Signs of Xanax Abuse
Xanax is a highly potent benzodiazepine. It is commonly used to treat severe anxiety and panic attacks. Xanax is a highly addictive benzodiazepine that is commonly prescribed for anxiety, panic attacks, and insomnia. It is a short-acting Benzo with high abuse potential. The majority of its effects are established within an hour of use and continue for up to 6 hours. It is usually prescribed for a short period of time (2-6 weeks) to prevent addiction. Many users who do not abuse Xanax and take it exactly as prescribed may become addicted without realizing it as tolerance can develop quickly. An addiction to Xanax can cause serious consequences that affect all aspects of an individual’s life.
The sedative is very habit-forming and is not recommended for long-term use.
Despite being the most prescribed psychiatric drug in the United States, Xanax is frequently abused due to its short-acting, intense effects.
An individual who abuses Xanax will likely appear extremely tired. They may lack their usual energy and motivation to engage with friends and family. Xanax abusers may also lose interest in normal daily activities.
“Even when I forced myself to go out, I still felt so alone. It’s incredible how lonely the road of addiction can be, especially when you’re surrounded by people who love you. Addicts are always alone on the inside, but perhaps the loneliest part of all is feeling like the drugs are your only friends when your real friends are sitting at your side staring at you and wondering why you won’t say a word. It’s kind of hard to talk when you’re that far gone.”
Signs of Xanax abuse may include:
- Sleeping for extended periods of time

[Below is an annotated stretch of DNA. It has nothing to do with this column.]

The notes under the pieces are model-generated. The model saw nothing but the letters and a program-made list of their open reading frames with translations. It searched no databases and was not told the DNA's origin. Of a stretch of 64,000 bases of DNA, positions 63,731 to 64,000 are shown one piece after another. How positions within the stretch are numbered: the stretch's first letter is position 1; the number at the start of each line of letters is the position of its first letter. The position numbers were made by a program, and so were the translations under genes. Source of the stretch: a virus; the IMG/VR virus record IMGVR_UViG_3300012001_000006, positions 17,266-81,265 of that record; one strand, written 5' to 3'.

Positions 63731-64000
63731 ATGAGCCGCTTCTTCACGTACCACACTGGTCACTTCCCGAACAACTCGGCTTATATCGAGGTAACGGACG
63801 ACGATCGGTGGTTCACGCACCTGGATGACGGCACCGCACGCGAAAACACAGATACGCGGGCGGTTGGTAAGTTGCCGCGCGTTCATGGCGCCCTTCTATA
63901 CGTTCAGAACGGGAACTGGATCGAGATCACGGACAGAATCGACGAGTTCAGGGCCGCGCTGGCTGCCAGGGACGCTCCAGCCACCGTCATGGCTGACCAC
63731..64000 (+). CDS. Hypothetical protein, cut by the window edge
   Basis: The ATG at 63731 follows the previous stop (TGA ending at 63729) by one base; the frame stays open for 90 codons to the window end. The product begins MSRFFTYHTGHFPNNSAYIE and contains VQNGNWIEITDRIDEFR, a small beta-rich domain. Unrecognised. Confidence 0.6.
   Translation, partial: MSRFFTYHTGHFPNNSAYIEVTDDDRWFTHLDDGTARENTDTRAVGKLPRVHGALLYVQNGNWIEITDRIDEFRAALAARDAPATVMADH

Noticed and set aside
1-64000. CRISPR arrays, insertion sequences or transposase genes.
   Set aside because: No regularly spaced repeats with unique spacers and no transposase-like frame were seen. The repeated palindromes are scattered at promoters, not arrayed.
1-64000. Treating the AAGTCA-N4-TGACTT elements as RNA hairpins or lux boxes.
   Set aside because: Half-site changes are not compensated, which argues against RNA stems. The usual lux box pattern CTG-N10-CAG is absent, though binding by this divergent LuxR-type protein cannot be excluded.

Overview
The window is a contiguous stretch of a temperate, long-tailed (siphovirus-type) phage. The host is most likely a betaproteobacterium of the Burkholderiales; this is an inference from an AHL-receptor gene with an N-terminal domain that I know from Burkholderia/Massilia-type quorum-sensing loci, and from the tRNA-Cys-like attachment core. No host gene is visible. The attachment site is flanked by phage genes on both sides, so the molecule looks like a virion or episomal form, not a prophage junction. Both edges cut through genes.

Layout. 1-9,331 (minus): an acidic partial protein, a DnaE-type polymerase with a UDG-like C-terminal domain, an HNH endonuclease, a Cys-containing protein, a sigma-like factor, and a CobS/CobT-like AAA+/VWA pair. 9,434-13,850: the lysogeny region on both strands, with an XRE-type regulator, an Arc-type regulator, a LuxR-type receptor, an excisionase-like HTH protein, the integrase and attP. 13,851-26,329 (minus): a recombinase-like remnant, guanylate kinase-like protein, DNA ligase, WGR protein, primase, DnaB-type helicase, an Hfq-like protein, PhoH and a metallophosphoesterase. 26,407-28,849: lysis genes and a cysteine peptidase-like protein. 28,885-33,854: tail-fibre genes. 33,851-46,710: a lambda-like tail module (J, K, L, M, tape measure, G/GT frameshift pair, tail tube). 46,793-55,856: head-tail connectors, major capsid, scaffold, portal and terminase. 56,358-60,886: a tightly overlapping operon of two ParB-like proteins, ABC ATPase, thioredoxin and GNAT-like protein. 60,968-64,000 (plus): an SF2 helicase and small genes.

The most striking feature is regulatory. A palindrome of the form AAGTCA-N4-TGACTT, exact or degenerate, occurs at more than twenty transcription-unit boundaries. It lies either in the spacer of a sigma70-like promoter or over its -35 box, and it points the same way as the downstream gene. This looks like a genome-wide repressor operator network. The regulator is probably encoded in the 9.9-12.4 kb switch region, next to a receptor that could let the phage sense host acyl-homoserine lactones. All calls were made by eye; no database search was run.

- Cognitive impairment
- Nausea or vomiting
- Dry mouth
- Slurred speech
- Seizures during withdrawal
- Impaired coordination
- No longer engaging in former activities
- Legal consequences
- Missing school or work
Xanax is often abused alongside other drugs, primarily opioids and alcohol. Combining Xanax with other substances can result in serious side effects, like respiratory arrest, coma and even death. Symptoms of abuse will vary by person depending on the combination of drugs taken.
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The Dangers of Xanax
Xanax can be very dangerous when taken in large doses and/or in combination with alcohol or other drugs. When mixed with alcohol, even a small dose of Xanax can be fatal because of the possibility of respiratory failure, serious injury, and coma caused by combining two central nervous system depressants.
Because Xanax is a sedative, there is a risk of automobile or machinery accidents due to decreased alertness and response time. If a large dose of Xanax is consumed, the user may experience severe sedation lasting up to several days. This can put the user in serious danger if they are sedated in a dangerous environment.
Prolonged use of Xanax can cause serious side effects, some of which may be permanent. Dangerous side effects include:
- Aggression and impulsivity
- Cognitive impairment
- Increased risk of dementia
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Recognizing a Xanax Addiction
Xanax can be habit-forming, especially when someone believes they cannot manage the stress in their life without it. Even those who take Xanax as prescribed can develop an addiction. Tolerance to Xanax builds quickly, leading to more frequent and larger dosing.
A person addicted to Xanax will exhibit certain physical, psychological and behavioral symptoms, including:
- Impaired coordination
- Slurred speech